The region was cut in two with one part of it experiencing fairly usual weather and the other half feeling the full effects of a drought with 30%-60% lower yields than an average year. It’s an historically low yield, standing around 400,000 hectolitres (compared with 569,000 in 2022 and 756,000 in 2013). In Languedoc (Aude, Gard and Hérault), “the production wasn’t far off the average,” according to Agreste even if mildew and high summer temperatures attacked the vines, producing dry, slightly acidic grapes. The quality is there if vinification is carried out in an intelligent way to refind balance in the wines.
If Alsatian winemakers were extremely afraid to see a repeat of the 2021 catastrophe (mainly caused by mildew) in 2023 due to the high amount of rain at the start of the summer, it was not without reason. With the changing weather conditions, winemakers worked flat out to achieve a promising, qualitative (with an interesting profile), and quantitative result.
In Jura, the year was also tiring for the winemakers who worked through the storms, late veraison caused by low temperatures and the quantity of grapes, and the presence of powdery mildew. The quantity is as it should be as is the quality with very healthy grapes.
Quoting the president of Inter Beaujolais (joint trade organisation for Beaujolais wines): “From north to south, Beaujolais had all what was needed to create a brilliant vintage. As I was tasting the grapes as they slowly reached the perfect level of ripeness, I was absolutely surprised by the well-pronounced fruitiness, crunchy skin, seeds that tasted slightly of hazelnuts, and flesh that melted in the mouth.” Some good news about the quality as well as quantity which is higher than the previous five vintages despite several hail showers which were violent in places and other periods of bad weather throughout the year.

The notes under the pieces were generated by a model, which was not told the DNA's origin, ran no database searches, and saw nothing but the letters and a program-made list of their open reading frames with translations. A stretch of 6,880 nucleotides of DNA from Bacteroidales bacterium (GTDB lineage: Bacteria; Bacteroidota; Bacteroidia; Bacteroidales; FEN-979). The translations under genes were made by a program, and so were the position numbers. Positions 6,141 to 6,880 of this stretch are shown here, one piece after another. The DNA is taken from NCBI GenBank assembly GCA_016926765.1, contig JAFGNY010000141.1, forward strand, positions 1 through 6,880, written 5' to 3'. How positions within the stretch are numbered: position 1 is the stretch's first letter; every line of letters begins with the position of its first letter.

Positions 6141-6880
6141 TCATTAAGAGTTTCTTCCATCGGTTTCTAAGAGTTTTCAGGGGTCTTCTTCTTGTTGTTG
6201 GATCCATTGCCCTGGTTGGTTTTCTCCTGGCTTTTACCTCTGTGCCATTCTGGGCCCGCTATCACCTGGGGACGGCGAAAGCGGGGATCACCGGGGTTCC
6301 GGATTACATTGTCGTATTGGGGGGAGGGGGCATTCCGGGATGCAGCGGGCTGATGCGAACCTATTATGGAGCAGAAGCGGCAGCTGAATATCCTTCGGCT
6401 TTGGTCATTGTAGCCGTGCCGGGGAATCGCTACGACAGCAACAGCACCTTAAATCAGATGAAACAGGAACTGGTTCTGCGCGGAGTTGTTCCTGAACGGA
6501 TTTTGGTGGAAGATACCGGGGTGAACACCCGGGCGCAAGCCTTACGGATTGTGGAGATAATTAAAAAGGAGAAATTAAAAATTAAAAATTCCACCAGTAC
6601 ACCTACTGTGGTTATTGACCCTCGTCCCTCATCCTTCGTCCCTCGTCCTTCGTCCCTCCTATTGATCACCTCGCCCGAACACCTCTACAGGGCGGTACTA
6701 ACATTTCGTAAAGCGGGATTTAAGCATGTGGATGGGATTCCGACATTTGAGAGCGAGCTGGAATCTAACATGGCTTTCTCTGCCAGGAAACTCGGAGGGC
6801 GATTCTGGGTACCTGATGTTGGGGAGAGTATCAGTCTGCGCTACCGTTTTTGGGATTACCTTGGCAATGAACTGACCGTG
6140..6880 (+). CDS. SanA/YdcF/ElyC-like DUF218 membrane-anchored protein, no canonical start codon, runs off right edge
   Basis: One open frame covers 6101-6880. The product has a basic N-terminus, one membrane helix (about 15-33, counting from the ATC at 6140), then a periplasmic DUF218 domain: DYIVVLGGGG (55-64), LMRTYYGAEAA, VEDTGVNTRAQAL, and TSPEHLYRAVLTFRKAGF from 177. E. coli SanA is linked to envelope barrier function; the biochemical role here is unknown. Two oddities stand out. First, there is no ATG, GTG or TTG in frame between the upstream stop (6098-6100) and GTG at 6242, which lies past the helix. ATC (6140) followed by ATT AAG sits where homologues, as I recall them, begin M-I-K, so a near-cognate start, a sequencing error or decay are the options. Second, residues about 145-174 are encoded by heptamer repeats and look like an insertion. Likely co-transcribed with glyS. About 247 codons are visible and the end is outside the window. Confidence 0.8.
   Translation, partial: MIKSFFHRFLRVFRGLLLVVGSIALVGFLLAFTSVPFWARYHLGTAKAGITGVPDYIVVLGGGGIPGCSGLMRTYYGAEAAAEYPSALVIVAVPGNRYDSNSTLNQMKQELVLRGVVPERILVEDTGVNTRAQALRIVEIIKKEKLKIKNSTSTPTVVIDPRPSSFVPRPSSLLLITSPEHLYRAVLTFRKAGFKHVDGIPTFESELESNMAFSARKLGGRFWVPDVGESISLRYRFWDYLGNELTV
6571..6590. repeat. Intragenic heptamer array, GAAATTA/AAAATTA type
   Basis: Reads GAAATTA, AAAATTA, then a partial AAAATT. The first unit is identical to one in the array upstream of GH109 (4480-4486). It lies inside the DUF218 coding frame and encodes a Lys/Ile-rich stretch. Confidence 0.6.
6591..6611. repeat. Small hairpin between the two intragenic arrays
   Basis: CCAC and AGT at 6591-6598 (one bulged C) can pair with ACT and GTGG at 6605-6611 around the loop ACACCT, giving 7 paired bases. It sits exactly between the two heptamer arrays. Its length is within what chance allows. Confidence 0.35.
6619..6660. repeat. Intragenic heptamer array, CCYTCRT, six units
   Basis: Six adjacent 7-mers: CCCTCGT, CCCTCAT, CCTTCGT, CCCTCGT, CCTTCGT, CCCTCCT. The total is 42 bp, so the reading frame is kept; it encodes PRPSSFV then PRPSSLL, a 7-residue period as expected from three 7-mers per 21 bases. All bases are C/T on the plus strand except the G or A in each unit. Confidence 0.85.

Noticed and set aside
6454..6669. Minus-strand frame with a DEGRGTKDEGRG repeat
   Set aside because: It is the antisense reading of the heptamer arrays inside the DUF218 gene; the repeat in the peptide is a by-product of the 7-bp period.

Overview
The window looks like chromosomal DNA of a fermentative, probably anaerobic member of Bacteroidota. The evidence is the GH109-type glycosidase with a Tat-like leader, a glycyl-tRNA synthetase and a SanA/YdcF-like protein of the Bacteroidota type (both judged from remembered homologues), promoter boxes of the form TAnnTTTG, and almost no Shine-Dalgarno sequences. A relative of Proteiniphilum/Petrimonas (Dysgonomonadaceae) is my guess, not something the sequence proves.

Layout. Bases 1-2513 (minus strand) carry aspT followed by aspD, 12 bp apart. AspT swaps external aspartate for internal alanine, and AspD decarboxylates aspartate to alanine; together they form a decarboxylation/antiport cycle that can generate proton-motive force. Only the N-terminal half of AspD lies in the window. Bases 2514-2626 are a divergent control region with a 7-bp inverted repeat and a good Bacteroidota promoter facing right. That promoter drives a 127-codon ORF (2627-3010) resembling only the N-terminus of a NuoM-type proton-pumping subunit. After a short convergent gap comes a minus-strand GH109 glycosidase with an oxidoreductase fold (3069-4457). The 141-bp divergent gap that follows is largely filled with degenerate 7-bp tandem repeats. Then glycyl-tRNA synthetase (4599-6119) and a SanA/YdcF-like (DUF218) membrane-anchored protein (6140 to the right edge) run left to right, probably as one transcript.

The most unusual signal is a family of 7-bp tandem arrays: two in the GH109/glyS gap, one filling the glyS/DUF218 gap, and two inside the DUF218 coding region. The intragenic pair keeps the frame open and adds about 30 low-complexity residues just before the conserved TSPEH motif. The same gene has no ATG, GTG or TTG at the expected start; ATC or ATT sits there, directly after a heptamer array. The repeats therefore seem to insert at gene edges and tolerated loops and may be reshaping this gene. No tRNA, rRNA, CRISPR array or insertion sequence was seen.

Exceptional harvests were recorded throughout the island. The altitude, wind and ocean breezes protected the vineyards against all types of diseases. Only localised hail caused a few problems but the 2023 vintage is said to be beautiful.
The picture is very different the other side of the Mediterranean in Provence which saw hail, mildew, drought and black rot. A heatwave in August saved a small part of the harvest that was qualitative.
Mildew. Winemakers that we have crossed paths with only had this word to say. Unfortunately, yields have been heavily impacted by this disease despite all the hard work that winemakers put in fighting against it. Some have even lost 80% to 90% of their harvest. But what ends up in their bottles will be qualitative.
Sun in August and rain in September was enough to make up for the bad weather winemakers faced throughout the year: a late spring frost, hail (some producers saw considerable damage which is the worst pain) and a heatwave. As it turns out, the harvest is healthy with grapes that were rehydrated before the harvest. And when it comes to the diseases, they were contained by the sun and wind.